Google’s new music service could spell start-up acquisitions

Google has unveiled a music streaming service dubbed All Access, suggesting there could be start-up acquisitions on the horizon as Google seeks to compete with Spotify, Apple and Twitter.

 

All Access, unveiled overnight at a Google conference in San Francisco, is a paid subscription service that blends users’ playlists with millions of other tracks.

 

Users can listen to tracks straightaway or opt for a radio format, which creates a playlist based on each user’s tastes. Users can adjust radio playlists by deleting or reordering upcoming songs.

 

Google also offers up recommendations based on each user’s listening behaviour and existing library of songs.

 

The company has already signed deals with major record labels including Vivendi’s Universal Music Group, Sony Music Entertainment and Warner Music Group Corp.

 

The All Access platform puts Google in competition with other music services such as Spotify – which launched in Australia last year – and rival Apple, which dominates the legal downloads market via iTunes. Apple is also expected to debut a digital radio service this year.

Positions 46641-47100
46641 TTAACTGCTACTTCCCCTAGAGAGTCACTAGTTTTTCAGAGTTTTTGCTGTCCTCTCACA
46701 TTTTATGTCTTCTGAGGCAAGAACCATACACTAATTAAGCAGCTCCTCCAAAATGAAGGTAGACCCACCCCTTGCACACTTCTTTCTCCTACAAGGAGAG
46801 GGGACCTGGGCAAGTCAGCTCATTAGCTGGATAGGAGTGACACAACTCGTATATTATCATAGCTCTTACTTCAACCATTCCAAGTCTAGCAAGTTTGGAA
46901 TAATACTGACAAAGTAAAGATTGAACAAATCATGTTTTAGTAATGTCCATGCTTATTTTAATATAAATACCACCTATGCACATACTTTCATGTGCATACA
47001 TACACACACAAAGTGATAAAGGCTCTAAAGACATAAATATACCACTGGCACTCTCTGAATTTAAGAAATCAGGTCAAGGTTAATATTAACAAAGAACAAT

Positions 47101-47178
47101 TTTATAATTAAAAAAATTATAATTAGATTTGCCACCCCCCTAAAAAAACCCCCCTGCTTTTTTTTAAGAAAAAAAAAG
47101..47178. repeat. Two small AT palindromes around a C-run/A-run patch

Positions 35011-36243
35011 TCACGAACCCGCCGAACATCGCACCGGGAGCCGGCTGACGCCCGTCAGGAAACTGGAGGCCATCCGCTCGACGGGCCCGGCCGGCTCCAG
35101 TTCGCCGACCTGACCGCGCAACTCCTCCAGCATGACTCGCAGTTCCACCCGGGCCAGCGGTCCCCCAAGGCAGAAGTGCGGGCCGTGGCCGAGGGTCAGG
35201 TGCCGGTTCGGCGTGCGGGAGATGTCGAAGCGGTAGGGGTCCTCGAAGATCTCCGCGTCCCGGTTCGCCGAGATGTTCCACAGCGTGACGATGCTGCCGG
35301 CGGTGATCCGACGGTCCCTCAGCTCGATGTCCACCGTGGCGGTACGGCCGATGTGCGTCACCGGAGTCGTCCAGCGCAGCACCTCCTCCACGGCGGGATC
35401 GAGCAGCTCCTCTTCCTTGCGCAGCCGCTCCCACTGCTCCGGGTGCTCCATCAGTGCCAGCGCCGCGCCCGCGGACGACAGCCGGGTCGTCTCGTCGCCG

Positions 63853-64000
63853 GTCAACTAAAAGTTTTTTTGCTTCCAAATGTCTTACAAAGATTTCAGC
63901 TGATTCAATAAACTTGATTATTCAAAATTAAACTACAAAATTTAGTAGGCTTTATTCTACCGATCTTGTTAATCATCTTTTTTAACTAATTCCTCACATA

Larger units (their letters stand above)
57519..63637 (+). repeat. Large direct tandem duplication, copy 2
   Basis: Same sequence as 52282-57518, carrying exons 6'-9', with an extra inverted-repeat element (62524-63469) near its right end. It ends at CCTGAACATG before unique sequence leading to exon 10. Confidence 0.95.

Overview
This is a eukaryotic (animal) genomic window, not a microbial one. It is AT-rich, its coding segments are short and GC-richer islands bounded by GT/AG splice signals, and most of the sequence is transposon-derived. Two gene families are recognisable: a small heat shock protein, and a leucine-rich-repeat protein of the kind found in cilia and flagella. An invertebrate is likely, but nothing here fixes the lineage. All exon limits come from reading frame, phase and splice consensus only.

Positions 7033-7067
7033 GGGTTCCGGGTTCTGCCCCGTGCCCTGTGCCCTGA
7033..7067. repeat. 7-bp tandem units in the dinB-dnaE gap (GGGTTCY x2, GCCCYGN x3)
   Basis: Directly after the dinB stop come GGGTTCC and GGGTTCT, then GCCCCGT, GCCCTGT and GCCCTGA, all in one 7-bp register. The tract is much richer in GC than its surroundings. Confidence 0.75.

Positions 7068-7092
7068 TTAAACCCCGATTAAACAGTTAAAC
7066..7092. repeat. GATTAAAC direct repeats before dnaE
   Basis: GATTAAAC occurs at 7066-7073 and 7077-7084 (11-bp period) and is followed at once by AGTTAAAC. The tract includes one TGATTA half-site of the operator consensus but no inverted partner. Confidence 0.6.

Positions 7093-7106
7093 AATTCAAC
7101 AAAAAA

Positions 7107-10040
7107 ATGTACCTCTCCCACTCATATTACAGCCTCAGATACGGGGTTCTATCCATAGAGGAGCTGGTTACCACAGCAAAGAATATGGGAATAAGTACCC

Twitter, meanwhile, recently acquired Brisbane-based start-up We Are Hunted in order to pave the way for Twitter #music, which allows users to share their music recommendations.

 

“Twitter #music [is] a new service that will change the way people find music, based on Twitter,” We Are Hunted co-founder Stephen Phillips wrote on Twitter’s blog.

“It uses Twitter activity, including Tweets and engagement, to detect and surface the most popular tracks and emerging artists.

 

“It also brings artists’ music-related Twitter activity front and center: go to their profiles to see which music artists they follow and listen to songs by those artists. And, of course, you can tweet songs right from the app.

 

“The songs on Twitter #music currently come from three sources: iTunes, Spotify or Rdio… We will continue to explore and add other music service providers.”

 

Google was contacted by StartupSmart but was unavailable for comment prior to publication.

 

However, the company has been known to acquire start-ups to work on its products and services, suggesting there could be acquisitions on the horizon as Google looks to grow All Access.

 

In August 2011, Google acquired Motorola Mobility to “supercharge” its Android devices, while the acquisition of Sparrow in September 2012 was intended to boost Google’s Gmail service.

 

Meanwhile, Google has announced significant updates to Google Maps, with local businesses now featuring more heavily in search results.

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